Bribery and Corruption
On December 17, 1997, Canada signed the Convention on Combating Bribery in International Business Transactions of the Organisation for Economic Co-operation and Development (OECD Convention). Parliament passed the Corruption of Foreign Public Officials Act (CFPOA) to implement Canada’s obligations under the OECD Convention into Canadian law.
The OECD Convention aims to stop the flow of bribes and to remove bribery as a non-tariff barrier to trade, producing a level playing field in international business. The OECD Convention came into force on February 15, 1999, following Canada’s ratification. To date, 39 states have ratified the OECD Convention, including the 34 member states of the OECD and five non-member states: Argentina, Brazil, Bulgaria, Russia and South Africa.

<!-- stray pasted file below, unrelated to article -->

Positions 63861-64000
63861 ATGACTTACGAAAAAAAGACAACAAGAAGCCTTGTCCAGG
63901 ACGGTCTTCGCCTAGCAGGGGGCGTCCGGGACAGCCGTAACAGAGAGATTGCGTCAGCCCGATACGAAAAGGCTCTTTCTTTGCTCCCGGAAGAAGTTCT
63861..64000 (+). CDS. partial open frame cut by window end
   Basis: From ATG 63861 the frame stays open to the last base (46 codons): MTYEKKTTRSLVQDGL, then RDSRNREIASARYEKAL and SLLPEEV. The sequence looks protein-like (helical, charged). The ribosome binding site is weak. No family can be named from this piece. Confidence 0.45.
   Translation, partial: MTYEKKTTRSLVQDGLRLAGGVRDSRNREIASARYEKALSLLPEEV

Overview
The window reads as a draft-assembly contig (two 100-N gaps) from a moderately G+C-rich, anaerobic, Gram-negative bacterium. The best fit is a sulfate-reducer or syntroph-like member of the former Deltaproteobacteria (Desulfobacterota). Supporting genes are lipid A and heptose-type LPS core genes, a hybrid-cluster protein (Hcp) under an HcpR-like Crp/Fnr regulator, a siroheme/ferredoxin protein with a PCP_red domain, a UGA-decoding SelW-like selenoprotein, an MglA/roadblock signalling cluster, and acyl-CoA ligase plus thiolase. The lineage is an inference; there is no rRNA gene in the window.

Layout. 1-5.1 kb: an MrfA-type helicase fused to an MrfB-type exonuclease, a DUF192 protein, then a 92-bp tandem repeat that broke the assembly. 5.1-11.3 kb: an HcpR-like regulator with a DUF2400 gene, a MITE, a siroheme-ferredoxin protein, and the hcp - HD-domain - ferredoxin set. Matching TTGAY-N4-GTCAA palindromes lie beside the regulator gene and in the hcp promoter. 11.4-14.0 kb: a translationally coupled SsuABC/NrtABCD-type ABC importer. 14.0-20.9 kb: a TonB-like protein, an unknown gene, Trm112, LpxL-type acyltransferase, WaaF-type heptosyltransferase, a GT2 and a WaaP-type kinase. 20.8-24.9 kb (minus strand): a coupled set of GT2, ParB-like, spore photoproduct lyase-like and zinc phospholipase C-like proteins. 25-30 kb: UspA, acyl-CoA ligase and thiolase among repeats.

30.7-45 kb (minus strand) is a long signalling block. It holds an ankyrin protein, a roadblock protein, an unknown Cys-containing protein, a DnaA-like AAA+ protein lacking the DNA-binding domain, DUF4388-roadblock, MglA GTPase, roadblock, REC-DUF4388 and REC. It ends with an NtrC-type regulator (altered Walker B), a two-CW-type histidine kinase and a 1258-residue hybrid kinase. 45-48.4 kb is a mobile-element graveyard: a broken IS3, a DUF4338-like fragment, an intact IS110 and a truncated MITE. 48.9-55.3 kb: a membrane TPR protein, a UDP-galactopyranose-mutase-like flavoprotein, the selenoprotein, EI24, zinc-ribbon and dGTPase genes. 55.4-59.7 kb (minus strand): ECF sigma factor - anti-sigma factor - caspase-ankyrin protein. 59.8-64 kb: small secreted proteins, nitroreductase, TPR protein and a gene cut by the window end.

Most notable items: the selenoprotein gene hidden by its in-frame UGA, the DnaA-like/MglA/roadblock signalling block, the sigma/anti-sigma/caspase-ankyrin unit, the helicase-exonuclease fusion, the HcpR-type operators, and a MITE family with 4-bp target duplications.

Since 2000, the Department of Foreign Affairs and International Trade has submitted an annual report to Parliament on the implementation and enforcement of the OECD Anti-Bribery Convention.
- Fifthteenth Annual Report to Parliament - Tabled on October 3, 2014
- ARCHIVED - Fourteenth Annual Report to Parliament - Tabled on November 7, 2013
- ARCHIVED - Thirteenth Annual Report to Parliament - Tabled on September 2012
- Corruption of Foreign Public Officials Act
- OECD Convention on Combating Bribery of Foreign Public Officials in International Business Transactions
- Foreign Affairs Canada - Corruption
- United Nations Convention against Corruption
- Inter-American Convention against Corruption
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